The World’s Most Peaceful Religion?

Matthew Gindin reviews “If You Meet the Buddha On the Road: Buddhism, Politics and Violence” by Michael Jerryson.

Matthew Gindin
31 July 2019
Neo Thousand-Armed Kannon, 2002 by Hisahi Tenmyouya. (c) Tenmyouya Hisashi, courtesy Mizuma Art Gallery.

If You Meet The Buddha On The Road: Buddhism, Politics and Violence
by Michael Jerryson
Oxford University Press, 2018
240 pages; $99

As Myanmar, a country with a Buddhist majority, carries out genocide against its Muslim Rohingya population (amidst other campaigns of violence), the need to understand how and why Buddhists are engaging in violence is urgent. Despite the prevalent narrative, the reality of “the world’s most peaceful religion” mobilizing to the drumbeat of war is not a new development.

Against that backdrop, Michael Jerryson’s If You Meet the Buddha On the Road: Buddhism, Politics and Violence is part of a growing body of scholarship examining the historical and contemporary entanglements of Buddhists in war and oppression. Jerryson, a professor of religious studies at Youngstown State University, analyzes how Buddhists justify or overlook violence, how they deal with the violence of blasphemy toward what they hold sacred, and how they cope in the face of traumatic conflict. The unifying thread lies in illuminating and problematizing the relationship Buddhists hold with violence.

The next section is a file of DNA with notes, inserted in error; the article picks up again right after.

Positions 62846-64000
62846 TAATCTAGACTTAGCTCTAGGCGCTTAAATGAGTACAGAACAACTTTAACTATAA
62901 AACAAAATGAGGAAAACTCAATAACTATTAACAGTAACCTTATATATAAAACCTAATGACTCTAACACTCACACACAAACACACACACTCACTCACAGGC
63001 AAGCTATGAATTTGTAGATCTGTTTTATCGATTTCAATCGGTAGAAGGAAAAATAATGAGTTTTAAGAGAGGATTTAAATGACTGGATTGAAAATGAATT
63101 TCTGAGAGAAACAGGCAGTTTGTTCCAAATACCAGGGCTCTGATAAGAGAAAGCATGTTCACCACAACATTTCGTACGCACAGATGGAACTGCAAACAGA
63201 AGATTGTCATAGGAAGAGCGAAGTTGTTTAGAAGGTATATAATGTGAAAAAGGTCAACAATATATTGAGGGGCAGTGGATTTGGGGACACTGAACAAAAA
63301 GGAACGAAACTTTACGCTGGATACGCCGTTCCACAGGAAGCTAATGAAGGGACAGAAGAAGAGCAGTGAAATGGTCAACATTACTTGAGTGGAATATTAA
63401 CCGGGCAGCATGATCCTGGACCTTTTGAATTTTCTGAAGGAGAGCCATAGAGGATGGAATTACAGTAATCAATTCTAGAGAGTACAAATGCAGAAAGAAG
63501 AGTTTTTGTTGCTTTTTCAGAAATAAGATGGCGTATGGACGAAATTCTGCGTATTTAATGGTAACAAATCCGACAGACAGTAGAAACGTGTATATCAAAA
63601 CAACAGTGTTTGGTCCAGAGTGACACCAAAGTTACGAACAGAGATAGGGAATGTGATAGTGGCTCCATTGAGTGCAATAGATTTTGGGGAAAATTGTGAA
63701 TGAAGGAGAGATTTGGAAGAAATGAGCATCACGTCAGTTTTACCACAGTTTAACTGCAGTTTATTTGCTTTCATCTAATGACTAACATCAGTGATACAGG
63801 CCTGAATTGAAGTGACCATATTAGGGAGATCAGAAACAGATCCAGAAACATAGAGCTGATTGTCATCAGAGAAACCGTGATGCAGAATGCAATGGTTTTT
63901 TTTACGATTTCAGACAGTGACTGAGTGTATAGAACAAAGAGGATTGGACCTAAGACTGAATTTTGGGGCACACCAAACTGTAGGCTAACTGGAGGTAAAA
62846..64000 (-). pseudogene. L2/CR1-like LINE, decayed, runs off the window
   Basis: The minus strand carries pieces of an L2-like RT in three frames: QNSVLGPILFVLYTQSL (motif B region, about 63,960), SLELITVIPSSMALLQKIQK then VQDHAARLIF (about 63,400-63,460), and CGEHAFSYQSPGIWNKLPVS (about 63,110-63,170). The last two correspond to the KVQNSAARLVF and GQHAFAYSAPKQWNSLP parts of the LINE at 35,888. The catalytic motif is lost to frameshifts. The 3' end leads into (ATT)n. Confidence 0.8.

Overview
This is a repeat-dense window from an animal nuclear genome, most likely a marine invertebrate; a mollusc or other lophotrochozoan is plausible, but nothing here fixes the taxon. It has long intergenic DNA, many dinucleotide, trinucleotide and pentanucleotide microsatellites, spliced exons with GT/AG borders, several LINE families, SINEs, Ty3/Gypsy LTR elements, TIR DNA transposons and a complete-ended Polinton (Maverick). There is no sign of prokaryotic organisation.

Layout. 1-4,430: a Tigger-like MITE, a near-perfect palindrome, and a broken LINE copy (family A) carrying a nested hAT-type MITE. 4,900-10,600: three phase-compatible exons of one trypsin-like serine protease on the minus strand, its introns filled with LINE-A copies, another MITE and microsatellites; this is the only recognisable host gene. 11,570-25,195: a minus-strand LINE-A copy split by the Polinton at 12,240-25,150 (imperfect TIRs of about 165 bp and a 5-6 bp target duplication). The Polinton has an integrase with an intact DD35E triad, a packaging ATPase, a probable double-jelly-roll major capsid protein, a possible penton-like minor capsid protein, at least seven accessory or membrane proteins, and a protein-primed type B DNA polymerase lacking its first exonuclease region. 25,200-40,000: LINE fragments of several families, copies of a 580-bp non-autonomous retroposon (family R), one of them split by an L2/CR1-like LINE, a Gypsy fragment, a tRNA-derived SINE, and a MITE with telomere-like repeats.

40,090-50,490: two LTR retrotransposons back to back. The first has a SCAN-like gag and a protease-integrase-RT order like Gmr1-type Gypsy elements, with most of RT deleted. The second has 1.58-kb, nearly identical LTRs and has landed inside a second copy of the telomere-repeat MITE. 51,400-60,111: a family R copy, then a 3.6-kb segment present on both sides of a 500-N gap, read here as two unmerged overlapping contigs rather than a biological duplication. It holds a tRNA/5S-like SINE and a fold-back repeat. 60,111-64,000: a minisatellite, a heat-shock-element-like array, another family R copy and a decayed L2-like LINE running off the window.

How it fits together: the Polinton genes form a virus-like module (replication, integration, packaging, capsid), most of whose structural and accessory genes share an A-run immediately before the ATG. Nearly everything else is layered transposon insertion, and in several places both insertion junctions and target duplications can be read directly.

The book opens with a joke from Slovenian Marxist philosopher Slavoj Zizek, from his 2008 book Violence:

There is an old story about a worker suspected of stealing: every evening, as he leaves the factory, the wheelbarrow he rolls in front of him is carefully inspected. The guards can find nothing. It is always empty. Finally, the penny drops: what the worker is stealing are the wheelbarrows themselves…

The point of this koan-like story is that, when analyzing violence on an individual, interpersonal level, we are often blind to the systemic violence in which we live, like fish blind to water. Jerryson begins, then, by studying the violence inherent in what he calls “Buddhist systems,” a task complicated by popular romanticized ideas about Buddhism. He also takes to task our tendency to focus on text and doctrine at the expense of studying the violence that pervades the real-world operations of Buddhist communities.

Although the book is wide ranging, Jerryson frequently circles back to South Asia, more specifically Thailand, when illustrating the topics he explores. Some examples include what Jerryson calls the “systematic violence” of the Thai bhikkhu sangha’s refusal to accept the ordination of women as bhikkunis; the complicity of the Buddhist sangha in legitimizing the authoritarian state and its key charismatic figurehead, the late King Bhumibol (1946–2016); the rise of the Knowing Buddha Organization, a lay Buddhist group dedicated to defending sacred Buddhist imagery from what they see as violent cultural appropriation and blasphemy; and an exploration of the Thai institution of the Buddhist military chaplain, who disrobes before serving so as not to violate the monastic rule against involvement in violence.

When applicable, Jerryson makes efforts to illustrate how his theme figures not only in Theravada but also Mahayana and Vajrayana Buddhism. Alongside Thailand, the countries of Japan, Tibet, Myanmar, and Taiwan all figure prominently in his examination of the Buddhist relationship with violence. Throughout, Jerryson is concerned with the ways in which Buddhist systems contain structural violence, find ways to justify violence, hide violence from themselves, and even fail to adequately respond to the stress of violence.